Here is my challenge and if anyone has ideas on a solution, your next latte is on me. I placed my image, carefully measured out where the hotspots should be and coded them accordingly in my CSS (with coordinates on the x-y- axes). Furthermore, I used Dreamweaver’s handy little drag and drop placing function and put them Exactly. Where. I. Want. Them. And yet when I upload, they are still out of place. I have a feeling that I need to reset something to zero so that the browser doesn’t override my settings, but I can’t figure it out. Any help you might have would be greatly appreciated.

Additionally, I’d like to use bigger images, but then I run the risk of expanding my site beyond the 14-16-words-per-line sweet spot to which we must all strive. What do you think? Should I go bigger and run the risk of having longer sentences?

The Golden Triangle

I’m finding that as the weeks go on, I’m thinking more and more about how I want my final project to look. So this week’s readings on usability were slightly overwhelming, if not perfectly timed.

It’s as if every week, with each additional reading, we get one more thing to think about or take into consideration as we’re designing our projects. Then the panic sets in.

This week I read, had my usual panic attack and then took a step back to breathe. After I thought about it, Sasha is right , we’ve seen this before. We’re just getting a bit more detail about what it is we already sorta know about web design. Further more, these readings bring home to me an argument I’ve been having for years in my work life. Specifically, where to put things. Let me explain.

In re: the readings on Rule of Three. At work, we use a term called the “Golden Triangle,” which reflects how users expect to find information when they visit your site. These expectations are based on users’ experiences with Google’s Search Results layout, which love it or hate it, is the dominant way users navigate the web now. The concept of the Golden Triangle was/is based largely on a 2005 eye tracking study done by some fancy web marketing research firm to understand how search was really taking over the world wide web AND changing how users navigate it.

(In another lesson in how blogs typically can stand the test of time, while web sites rarely do, you can get to the blog entry discussing said study, but you can no longer get to the full study – big bummer. You can see the heat map below and the triangle is pretty clear.)

Graphic of the Golden Triangle, lovingly borrowed from

Let me be clear, I have never designed a site before this class, nor have I ever hand-coded a site by myself. My job in the working world has always been, solely, to represent to the web development and design teams the business requirements for content and advertising on major,high-traffic commercial sites. ie, “I need the content box to appear here and it needs to be at least 5 lines of text with six possible hyperlinks and an image at least ‘this big.'” “The ad needs to be above the fold and adhere to the Internet Ad Bureau’s standards on size and expansions,” blah blah blah.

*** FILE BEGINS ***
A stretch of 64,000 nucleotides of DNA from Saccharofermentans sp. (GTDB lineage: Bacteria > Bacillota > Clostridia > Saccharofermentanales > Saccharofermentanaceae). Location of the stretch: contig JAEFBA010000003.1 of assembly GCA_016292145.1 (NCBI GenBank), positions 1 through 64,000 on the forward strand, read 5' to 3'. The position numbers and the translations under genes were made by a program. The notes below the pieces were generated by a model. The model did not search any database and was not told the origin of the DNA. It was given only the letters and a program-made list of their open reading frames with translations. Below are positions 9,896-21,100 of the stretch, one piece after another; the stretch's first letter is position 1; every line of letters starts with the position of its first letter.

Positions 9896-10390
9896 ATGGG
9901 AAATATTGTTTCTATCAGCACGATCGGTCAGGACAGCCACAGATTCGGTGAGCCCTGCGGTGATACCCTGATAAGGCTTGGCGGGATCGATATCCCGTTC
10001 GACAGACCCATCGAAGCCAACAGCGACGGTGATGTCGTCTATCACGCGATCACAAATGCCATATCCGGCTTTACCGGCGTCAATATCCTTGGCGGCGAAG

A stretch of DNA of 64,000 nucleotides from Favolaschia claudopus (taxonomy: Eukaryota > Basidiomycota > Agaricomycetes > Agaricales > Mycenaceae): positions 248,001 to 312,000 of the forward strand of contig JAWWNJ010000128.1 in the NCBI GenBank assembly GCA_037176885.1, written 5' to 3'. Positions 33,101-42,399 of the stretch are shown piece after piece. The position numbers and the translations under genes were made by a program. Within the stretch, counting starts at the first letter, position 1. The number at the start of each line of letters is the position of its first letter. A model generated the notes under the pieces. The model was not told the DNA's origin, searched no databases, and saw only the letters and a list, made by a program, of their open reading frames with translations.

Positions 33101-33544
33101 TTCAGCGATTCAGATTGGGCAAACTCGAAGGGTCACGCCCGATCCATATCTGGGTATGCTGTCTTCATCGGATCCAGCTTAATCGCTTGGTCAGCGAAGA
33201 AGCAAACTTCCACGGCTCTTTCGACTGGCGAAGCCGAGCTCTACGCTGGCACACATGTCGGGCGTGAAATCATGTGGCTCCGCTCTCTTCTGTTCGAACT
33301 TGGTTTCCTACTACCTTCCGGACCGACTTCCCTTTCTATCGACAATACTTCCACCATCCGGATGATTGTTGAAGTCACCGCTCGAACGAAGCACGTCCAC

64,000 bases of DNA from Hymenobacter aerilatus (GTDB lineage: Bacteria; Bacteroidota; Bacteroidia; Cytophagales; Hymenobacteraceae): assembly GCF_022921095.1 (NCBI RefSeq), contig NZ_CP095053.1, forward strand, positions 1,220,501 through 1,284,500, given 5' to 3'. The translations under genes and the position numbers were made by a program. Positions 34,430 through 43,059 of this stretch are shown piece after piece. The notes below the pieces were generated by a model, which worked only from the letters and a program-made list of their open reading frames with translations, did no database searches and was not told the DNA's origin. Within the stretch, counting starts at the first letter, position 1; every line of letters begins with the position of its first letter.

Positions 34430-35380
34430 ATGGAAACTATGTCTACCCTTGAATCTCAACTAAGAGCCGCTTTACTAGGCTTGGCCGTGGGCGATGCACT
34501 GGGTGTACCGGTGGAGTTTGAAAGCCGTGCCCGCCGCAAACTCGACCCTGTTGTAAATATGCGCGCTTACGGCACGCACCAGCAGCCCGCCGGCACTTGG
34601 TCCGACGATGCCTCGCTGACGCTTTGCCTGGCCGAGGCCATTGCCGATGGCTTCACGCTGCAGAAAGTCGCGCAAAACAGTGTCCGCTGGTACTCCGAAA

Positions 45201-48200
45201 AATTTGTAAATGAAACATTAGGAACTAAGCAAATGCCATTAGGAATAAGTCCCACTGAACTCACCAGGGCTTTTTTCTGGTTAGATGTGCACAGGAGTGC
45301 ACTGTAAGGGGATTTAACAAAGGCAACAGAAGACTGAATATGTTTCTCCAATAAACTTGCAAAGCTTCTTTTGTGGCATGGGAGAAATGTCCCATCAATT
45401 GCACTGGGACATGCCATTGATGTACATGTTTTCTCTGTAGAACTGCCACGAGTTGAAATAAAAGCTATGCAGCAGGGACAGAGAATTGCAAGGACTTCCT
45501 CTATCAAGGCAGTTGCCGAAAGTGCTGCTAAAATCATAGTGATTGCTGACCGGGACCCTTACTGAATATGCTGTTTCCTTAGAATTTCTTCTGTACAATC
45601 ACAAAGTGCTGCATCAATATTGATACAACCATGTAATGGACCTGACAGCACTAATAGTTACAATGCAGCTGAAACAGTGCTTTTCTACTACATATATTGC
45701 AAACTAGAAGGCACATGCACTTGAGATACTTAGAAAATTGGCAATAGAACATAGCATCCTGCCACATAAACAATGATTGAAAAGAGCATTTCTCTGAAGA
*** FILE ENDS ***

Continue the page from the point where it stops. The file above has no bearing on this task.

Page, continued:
And then the fight over the Golden Triangle would ensue:

Highly skilled design and usability folks: “No, it can’t go here because you are trying to dominate critical space in the Golden Triangle with your stupid content.”
Me: “Well, I know, but if I can’t recirculate traffic to our internal pages where the big ads are, then the user can’t see the ad, and then we can’t sell the ad and then none of us get paid.” And so on and so forth.

They were all in good fun and we were all representing the camps we were hired to represent. The war between good design and profitability hasn’t subsided, we just have many years of analytics to use in our arguments now.

Which brings me to another web usability study, this one done back in 2006, which addressed where users expected to see common site navigation elements: the home button, search box, internal links, ads, and about us links. It’s an interesting and short read and the visuals make it pretty clear where users expect these elements to go.

I realize that 2006 seems like a long time ago in web ages, but not much has changed. Actually, that’s not true. Years of web experiences and analytics have proven these standards over time and now we no longer really fight about this stuff.

It’s commonly accepted now that your home button should be in the upper left hand corner, your links should be underlined, you cannot hide your search box and that you should point the users’ eyes to the most important elements using the Rule of Three or the “Golden Triangle”, whichever term you use.

Reading the foundations of these “rules” reminds me that I need to not take them for granted and really think through how I apply them. So to my current and former design colleagues: I appreciate you – I’m walking a mile in your shoes now, and I get it. I really get how hard it is!!

I Passed

Hooray and thanks to Laura who provided us with a link to WAVE, a very useful website to help us “test” our sites for accessibility. (As I, like most of you, couldn’t get the screen reader simulator to work on my browser.)

There were a couple of best practices types comments, which I will heed on my final project. I once had someone tell me that accessibility was “all about the alt text.” I know there is so much more to it than that, but I admit that I am happy to be a bit of a stickler for alt text.

My portfolio passed the WAVE Accessibility test